Edwards Wildman launches work scheme for military veterans

US firm Edwards Wildman Palmer has launched a veterans placement programme aimed at introducing former armed service personnel to new careers in the civilian workforce. 

The firm says it is among the first to launch such an initiative, which will involve sponsoring an internship for a veteran, and is running two pilot programmes in London and in its office in Hartford, Connecticut.

Edwards Wildman has kicked off the scheme in London with the recruitment of Andrew Bell, a current British Army officer whose active service military career was cut short by an operational injury.

Bell began his six-week internship programme in late June, citing the opportunity to experience first-hand the inner workings of an international law firm as his primary reason for taking up the opportunity. He has since worked in several of Edwards Wildman’s administrative functions including marketing, IT, HR, and finance and has also gained experience of substantive practice areas in law.

“I’ve spent nine years in the army and didn’t know as much as I’d like to know about what a job in an office entails,” said Bell. “In my first week here I worked in the marketing team and now I’m working in business intelligence. I then move on to finance and working with the fee-earners. My aim is to get as broad as experience of working in a law firm and an office as possible.”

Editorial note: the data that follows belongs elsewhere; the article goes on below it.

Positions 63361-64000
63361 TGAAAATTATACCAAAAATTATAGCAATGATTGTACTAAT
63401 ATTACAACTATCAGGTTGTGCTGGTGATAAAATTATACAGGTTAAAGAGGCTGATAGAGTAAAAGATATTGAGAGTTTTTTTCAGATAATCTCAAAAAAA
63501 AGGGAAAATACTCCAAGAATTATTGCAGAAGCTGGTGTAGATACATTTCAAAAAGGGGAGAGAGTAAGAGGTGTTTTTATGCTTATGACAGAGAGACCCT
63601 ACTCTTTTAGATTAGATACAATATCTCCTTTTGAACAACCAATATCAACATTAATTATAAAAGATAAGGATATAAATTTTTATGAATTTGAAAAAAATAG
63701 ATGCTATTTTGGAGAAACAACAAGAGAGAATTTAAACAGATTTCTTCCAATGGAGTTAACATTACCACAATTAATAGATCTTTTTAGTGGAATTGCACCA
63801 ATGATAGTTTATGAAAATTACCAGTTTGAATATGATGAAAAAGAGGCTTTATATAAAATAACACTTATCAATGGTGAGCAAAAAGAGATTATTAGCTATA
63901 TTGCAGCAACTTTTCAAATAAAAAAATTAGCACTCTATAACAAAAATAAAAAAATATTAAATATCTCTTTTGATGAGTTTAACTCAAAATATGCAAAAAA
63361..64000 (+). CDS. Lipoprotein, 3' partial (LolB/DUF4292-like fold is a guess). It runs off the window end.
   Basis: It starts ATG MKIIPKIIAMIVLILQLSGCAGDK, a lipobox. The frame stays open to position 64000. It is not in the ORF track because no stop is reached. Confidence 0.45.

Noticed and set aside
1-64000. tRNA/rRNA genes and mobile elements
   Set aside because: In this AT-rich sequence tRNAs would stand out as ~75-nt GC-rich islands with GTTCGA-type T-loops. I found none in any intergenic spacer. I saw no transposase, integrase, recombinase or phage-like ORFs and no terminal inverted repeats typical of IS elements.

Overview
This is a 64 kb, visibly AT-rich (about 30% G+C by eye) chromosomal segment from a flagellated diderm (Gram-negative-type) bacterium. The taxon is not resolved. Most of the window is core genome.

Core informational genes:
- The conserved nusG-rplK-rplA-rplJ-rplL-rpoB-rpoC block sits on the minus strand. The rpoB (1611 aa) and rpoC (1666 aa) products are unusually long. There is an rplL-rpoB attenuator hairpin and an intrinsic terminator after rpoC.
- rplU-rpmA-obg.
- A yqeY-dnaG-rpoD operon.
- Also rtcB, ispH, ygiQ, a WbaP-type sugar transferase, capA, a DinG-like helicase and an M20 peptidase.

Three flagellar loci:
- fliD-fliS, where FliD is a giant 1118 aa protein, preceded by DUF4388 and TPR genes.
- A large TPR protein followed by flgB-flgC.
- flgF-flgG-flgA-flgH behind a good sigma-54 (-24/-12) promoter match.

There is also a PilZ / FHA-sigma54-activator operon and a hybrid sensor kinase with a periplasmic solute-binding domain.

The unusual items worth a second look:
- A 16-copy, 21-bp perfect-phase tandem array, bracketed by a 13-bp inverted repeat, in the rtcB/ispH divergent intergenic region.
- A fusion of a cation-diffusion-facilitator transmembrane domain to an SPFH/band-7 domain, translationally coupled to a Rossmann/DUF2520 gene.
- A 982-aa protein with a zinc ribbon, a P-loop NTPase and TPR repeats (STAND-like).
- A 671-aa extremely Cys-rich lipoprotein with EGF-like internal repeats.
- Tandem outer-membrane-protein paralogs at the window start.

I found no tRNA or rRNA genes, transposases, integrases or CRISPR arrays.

Bell’s in-house liaison at Edwards Wildman is Jonny McDonald, an IP associate who came to the law after serving in the British Army for six years as an infantry officer which included being stationed in Iraq and Afghanistan.

McDonald said it should not come as a surprise that it is a US firm that has launched a veterans programme.

“It’s no secret in military circles that the US is very supportive of ex-serviceman,” said McDonald. “This is about making a practical difference with a short work experience placement over here and in the US.”

Bell argued that one of the reasons the armed forces tend to be viewed less positively in the UK is that proportionately fewer people serve here, adding that during the time of the Troubles in Northern Ireland it wasn’t seen as acceptable or indeed safe to wear uniform in public. However, he pointed out that over the past five years attitudes to the armed forces in the UK had changed and become more positive.

“I did my first tour of Afghanistan in 2008 and my second in 2010,” said Bell. “There was a qualitative difference when I came back the second time.”

Consequently in addition to training veterans looking to transition to the civilian workforce, Edwards Wildman says it hopes other law firms will also take an interest and offer similar programmes of their own.

A combination of Edwards Wildman partners and business support people, notably the US-based global director of finance and accounting Bob McGowan and IP partner John Olsen, a former member of the US airforce reserve, are the driving forces behind the initiative.

McDonald added that the initiative was not just about CSR.

“There’s the added value that we get ex-servicemen through the door who might be looking for a job,” he said. “The armed forces will be shrinking in the UK over the next couple of years and there’ll be a pool of talented people looking for new careers.”